- Cut the scallions long and on the bias so you have pieces similar in shape to the cabbage.
-Toss the cabbage, scallions and cilantro in a large salad bowl.

- Make the dressing by combining the sour cream, mayonnaise, sugar and the zest of the limes in a medium bowl.

- Season with salt and pepper and finish with a squeeze of lime juice.

- Pour the dressing over the cabbage mixture and toss to combine.
5734 Watt Ave, North Highlands, California - (916) 332-2883.

Maybe I watched Dirty Dancing: Havana Nights one too many times but there's something about Cuba that I just find so damn intriguing. It's one of those places that I've been dying to visit. Bourdain recently did a No Reservations filming there and I hungrily devoured the episode. Is it the history of revolutions, the sultry culture or the fact that mojitos originated from this small country that pulls me towards it so? I dunno, but it fascinates me nonetheless.

Now there isn't much in the way of Cuban food in Sacramento. Almost nil, to be honest. Most of my exposure to Cuban food came as a small child visiting my uncle and his first wife in Miami. I remember eating spicy shrimp dishes with rice and fried sweet plantains in restaurants. My memory of those times is foggiest at best but I remember liking the food. So last week when a friend suggested that we do some food exploring and check out a Cuban restaurant she had heard about, I was game. Well that is until she disclosed that it was in North Highlands. But sometimes you gotta take one for the team...(and just hope you don't get shanked by some meth head while in the pursuit of some good chow). Sol Cubano, turned out to be in a clean, well maintained strip mall (and we went during daylight hours). The establishment itself was cute- red and white checkered tablecloths set against a colorful mural of a map of Cuba. I was a bit early for my lunchdate so I ordered a teeny cup of café cubano while I perused the menu. For lunch, I couldn't decide what to order and asked the waitress what she would recommend. She suggested several dishes and I decided to go with the Vaca Frita. [Note: Each lunch and dinner dish comes with a choice of white rice and a cup of bean soup or cuban rice and a small salad. I went will the cuban rice and small salad.] I also ordered a side order of Platanos Maduros Fritos (fried sweet plantains). ¡Ay Dios Mio! Everything was so delicious! The Vaca Frita (beef that has been cooked twice- first slow cooked, then marinated in a lime/garlic/salt, shredded and fried with onions until crispy) was AMAZING and usually I hate black beans but I loved the black beans that were in the cuban rice at Sol Cubano.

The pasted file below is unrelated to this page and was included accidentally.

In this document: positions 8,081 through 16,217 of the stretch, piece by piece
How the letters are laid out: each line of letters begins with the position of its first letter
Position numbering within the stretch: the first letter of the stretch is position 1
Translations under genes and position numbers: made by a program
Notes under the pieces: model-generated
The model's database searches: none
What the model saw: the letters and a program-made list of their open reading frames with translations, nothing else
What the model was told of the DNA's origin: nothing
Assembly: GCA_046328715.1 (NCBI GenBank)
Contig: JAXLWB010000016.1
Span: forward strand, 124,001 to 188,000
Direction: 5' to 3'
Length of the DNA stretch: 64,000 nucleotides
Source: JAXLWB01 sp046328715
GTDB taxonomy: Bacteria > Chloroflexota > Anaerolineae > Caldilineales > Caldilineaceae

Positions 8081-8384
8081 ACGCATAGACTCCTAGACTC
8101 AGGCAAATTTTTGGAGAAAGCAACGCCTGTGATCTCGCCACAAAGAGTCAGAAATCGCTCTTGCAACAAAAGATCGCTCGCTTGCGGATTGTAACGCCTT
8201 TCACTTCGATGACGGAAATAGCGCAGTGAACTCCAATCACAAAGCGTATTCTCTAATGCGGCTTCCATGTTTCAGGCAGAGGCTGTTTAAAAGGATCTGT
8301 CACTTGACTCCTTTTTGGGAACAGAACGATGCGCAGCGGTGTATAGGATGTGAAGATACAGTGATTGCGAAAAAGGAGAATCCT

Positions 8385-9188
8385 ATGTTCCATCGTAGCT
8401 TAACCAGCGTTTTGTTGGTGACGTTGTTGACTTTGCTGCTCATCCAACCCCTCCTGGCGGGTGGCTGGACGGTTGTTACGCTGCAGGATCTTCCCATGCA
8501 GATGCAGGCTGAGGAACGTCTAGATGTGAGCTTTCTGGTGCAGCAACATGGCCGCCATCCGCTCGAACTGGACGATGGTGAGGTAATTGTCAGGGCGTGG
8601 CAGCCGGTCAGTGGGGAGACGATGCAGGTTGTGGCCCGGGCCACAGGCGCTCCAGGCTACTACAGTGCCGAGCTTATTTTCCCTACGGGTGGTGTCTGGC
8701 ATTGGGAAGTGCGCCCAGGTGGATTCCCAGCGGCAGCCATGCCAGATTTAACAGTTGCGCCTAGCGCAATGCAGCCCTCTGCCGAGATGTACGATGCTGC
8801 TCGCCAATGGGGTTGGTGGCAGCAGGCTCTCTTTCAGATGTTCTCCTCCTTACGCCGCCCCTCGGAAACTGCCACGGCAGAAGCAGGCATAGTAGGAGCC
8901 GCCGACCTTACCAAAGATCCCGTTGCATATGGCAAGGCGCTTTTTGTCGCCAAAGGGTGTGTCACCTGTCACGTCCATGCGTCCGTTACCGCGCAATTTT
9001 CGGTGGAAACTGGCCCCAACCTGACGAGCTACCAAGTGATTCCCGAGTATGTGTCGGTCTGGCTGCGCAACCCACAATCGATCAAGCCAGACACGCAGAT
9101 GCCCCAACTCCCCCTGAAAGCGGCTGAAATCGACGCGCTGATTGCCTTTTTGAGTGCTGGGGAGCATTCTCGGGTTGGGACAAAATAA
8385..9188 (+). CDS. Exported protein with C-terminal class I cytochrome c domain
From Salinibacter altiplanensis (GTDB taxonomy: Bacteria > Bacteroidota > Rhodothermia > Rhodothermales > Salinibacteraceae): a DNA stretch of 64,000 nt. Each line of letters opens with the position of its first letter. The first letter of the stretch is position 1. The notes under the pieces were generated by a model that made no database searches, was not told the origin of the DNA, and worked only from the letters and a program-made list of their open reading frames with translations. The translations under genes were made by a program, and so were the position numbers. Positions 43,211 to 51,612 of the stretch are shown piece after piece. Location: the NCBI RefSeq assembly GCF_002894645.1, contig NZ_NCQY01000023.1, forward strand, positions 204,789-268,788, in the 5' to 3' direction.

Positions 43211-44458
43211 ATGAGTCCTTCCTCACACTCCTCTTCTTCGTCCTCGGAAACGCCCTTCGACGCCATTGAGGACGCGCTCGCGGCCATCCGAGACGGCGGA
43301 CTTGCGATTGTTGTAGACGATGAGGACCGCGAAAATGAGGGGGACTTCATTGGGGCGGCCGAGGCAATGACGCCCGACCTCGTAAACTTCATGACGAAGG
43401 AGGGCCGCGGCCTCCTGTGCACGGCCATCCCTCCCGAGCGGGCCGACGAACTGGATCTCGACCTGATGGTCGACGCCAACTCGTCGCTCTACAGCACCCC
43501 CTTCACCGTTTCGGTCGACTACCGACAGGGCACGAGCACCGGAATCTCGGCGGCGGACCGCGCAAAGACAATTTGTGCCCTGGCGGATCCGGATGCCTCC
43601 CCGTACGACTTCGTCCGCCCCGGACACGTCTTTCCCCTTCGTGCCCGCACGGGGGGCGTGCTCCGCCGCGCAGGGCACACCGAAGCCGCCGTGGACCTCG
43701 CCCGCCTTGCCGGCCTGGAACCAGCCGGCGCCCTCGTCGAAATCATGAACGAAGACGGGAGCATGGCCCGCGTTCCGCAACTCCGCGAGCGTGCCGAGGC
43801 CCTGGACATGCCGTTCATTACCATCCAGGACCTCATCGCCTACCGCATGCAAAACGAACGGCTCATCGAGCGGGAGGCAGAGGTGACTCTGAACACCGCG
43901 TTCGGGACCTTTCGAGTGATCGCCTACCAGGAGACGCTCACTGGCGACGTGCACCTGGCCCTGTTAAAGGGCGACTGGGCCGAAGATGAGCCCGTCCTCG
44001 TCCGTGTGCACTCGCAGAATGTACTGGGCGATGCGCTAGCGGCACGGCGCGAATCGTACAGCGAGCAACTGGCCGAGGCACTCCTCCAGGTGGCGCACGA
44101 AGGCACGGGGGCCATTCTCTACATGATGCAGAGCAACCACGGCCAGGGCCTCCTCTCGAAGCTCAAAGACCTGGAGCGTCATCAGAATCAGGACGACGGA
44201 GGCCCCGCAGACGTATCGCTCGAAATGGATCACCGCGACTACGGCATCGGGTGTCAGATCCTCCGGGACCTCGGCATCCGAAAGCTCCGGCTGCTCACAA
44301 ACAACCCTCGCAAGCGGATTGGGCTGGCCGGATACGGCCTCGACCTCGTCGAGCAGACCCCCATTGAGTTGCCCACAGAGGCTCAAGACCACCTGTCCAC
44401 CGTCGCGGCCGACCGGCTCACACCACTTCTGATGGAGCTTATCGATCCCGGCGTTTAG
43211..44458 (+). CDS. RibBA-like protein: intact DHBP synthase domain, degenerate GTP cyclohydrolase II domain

Mean girlfriend that I am, I sent photos of my lunch to Mr. S who was stuck at the office eating a Winco sandwich. I didn't feel too bad as he had just recently gotten back from an all expense paid trip to Florida (without me!) where he got to eat all kinds of delicious food, including Cuban food. My iron heart did relent a little later on and I agreed to take him to my new found eatery the next night for dinner (actually I just wanted to go back there for another meal, but we'll just let him think I'm really generous and kindhearted, ok?). The place was quite busy in the evening both with patrons dining in and with takeout, luckily we were able to score a table. We decided to order a Papa Rellena to start out with. Neither of us knew what this was and nodded our head when our waiter asked, "Only one?" Sure why not. Turned out a Papa Rellena was a deep fried baseball made of mashed potato with a core stuffed with seasoned ground beef. It's actually quite good; although it's quite daunting when it's presented to you- you're not quite sure whether to eat it or to huck it knuckball style. For my main course this time around, I decided to try the Ropa Vieja since it was one of the three dishes the waitress had recommended during the previous visit. "Ropa Vieja" means "Old Clothes" in Spanish so I was curious what I'd get. Mr. S. went with the Lechon Asado, a Cuban-style slow roasted pork. He gave the double thumbs up on this so it must have been damn good. My Ropa Vieja turned out to be shredded braised beef with a tomato-based sauce. It was quite tasty but I think I was more in love with the Vaca Frita, but they may be because I'm not a huge tomato lover like most.